Fees for Data Access Requests for Medical Records02Aug2017
In Hong Kong, the collection, handling, storage and processing of sensitive personal data of individuals (referred to as “data subjects”) is restricted and controlled by the Personal Data (Privacy) Ordinance (Cap. 486 of the Laws of Hong Kong).
Under section 28 of the Personal Data (Privacy) Ordinance, a data user (i.e. a party who, either alone or jointly or in common with other persons, controls the collection, holding, processing or use of personal data) may, amongst other things, impose a fee for complying with a data subject’s data access request or data correction request as long as the fee is permitted by the Ordinance and is not excessive. The ordinance does not itself provide any guidance on what would be considered “excessive”.
The recent decision handed down by the Administrative Appeals Board (AAB) on 16 May 2017 in Wong Shu Ling Shirl v Privacy Commissioner for Personal Data (Administrative Appeal No. 42/2016) sheds some light on the thought process involved in determining whether a data access request fee is excessive or not. The case concerns an appeal made by a patient to the AAB relating to her request to a private medical clinic for copies of her medical records. The medical clinic had sought to charge her HK$100 for complying with her data access request, which she refused to pay on the ground that it was excessive. The patient was aggrieved that, following the completion of an investigation by the Privacy Commissioner into the HK$100 fee, the Privacy Commissioner had ruled that such fee was not excessive and, therefore, no enforcement notice was required to be served on the clinic.
In the above case, a bone of contention was whether it was necessary for a medical doctor to review the appellant’s medical records before complying with her data access request. It was the appellant’s position that the involvement of a doctor was unjustified and that her medical records could simply have been provided by the clinic’s administrative staff whose costs were below the HK$100 fee the clinic wished to charge. The appellant also argued that even if the AAB were to allow for the cost of the doctor’s work to be claimed by the clinic in complying with her data access request, the actual costs should be found to be below HK$100. The clinic had argued that a doctor would need at least 2 minutes to review the appellant’s records at the cost of HK$83.30 (based on the HK$250 clinic’s consultation fee for doctors).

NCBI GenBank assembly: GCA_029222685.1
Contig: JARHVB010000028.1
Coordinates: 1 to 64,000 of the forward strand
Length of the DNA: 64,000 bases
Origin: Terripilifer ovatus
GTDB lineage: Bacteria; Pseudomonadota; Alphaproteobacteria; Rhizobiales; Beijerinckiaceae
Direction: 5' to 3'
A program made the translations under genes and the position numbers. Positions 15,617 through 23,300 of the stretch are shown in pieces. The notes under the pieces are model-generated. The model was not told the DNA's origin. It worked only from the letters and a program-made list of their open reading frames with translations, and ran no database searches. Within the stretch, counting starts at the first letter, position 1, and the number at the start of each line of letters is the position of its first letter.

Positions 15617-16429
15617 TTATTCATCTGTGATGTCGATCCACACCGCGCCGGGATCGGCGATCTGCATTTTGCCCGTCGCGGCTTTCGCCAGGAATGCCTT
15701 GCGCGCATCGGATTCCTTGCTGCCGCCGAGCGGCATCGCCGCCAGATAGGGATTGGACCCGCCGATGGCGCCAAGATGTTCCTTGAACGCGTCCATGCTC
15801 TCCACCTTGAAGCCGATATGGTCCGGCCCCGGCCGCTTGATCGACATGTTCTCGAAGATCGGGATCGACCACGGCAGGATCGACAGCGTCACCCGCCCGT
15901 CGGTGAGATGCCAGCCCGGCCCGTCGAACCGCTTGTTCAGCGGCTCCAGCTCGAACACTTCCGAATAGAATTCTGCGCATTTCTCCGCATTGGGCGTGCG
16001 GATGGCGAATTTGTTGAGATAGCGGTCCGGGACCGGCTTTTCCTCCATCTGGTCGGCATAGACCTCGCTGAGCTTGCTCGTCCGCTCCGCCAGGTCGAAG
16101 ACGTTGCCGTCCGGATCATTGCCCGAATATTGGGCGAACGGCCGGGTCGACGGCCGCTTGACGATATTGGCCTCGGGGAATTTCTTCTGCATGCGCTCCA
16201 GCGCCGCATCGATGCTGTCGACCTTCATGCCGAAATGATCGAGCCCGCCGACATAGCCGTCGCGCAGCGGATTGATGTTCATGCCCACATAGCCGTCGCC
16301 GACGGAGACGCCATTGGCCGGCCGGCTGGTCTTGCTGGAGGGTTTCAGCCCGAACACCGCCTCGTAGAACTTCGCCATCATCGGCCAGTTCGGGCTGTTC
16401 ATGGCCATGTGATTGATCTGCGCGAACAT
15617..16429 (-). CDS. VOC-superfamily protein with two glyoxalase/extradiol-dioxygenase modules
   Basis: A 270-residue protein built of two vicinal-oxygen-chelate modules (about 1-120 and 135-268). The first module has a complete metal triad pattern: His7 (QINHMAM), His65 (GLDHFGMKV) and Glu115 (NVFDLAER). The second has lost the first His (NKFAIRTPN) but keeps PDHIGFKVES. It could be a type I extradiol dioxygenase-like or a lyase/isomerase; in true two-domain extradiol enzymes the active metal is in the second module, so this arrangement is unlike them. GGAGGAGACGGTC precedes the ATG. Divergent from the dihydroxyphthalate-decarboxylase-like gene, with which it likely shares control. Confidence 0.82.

Referring to an earlier decision of the AAB in Commissioner of Correctional Services v Privacy Commissioner for Personal Data (AAB Decision No. 37/2009), the AAB indicated that “…whether a fee purportedly imposed is excessive or not is to be considered according to the circumstances of each case” and that “the word “excessive” should be construed as confining the fee only to cover those costs which are directly related to and necessary for complying with a [data access request]”. The AAB concluded that the cost of the doctor’s review of the medical records was directly related to and necessary for the data access request because the medical records contained sensitive personal information that needs to be handled with particular care. Additionally, the HK$100 fee was found not to be excessive. The appellant’s appeal was therefore dismissed.
The law recognises that the fees charged by data users for data access to medical records (or indeed any records containing personal data within the meaning of the Personal Data (Privacy) Ordinance) will vary depending on the circumstances and the request itself. For data users such as medical clinics, disputes may be minimised by conducting regular reviews of all data access request fees to ensure that they are commensurate with the actual costs of complying with the requests and that such costs are directly related to and necessary for compliance with the requests. Wong Shu Ling Shirl v Privacy Commissioner for Personal Data also demonstrates that, in the event of a dispute arising, data users should be prepared to provide an itemised breakdown of the fees and to show that they are not excessive in the circumstances.
Eddie Look / Caroline de Souza
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Disclaimer: This publication is general in nature and is not intended to constitute legal advice. You should seek professional advice before taking any action in relation to the matters dealt with in this publication.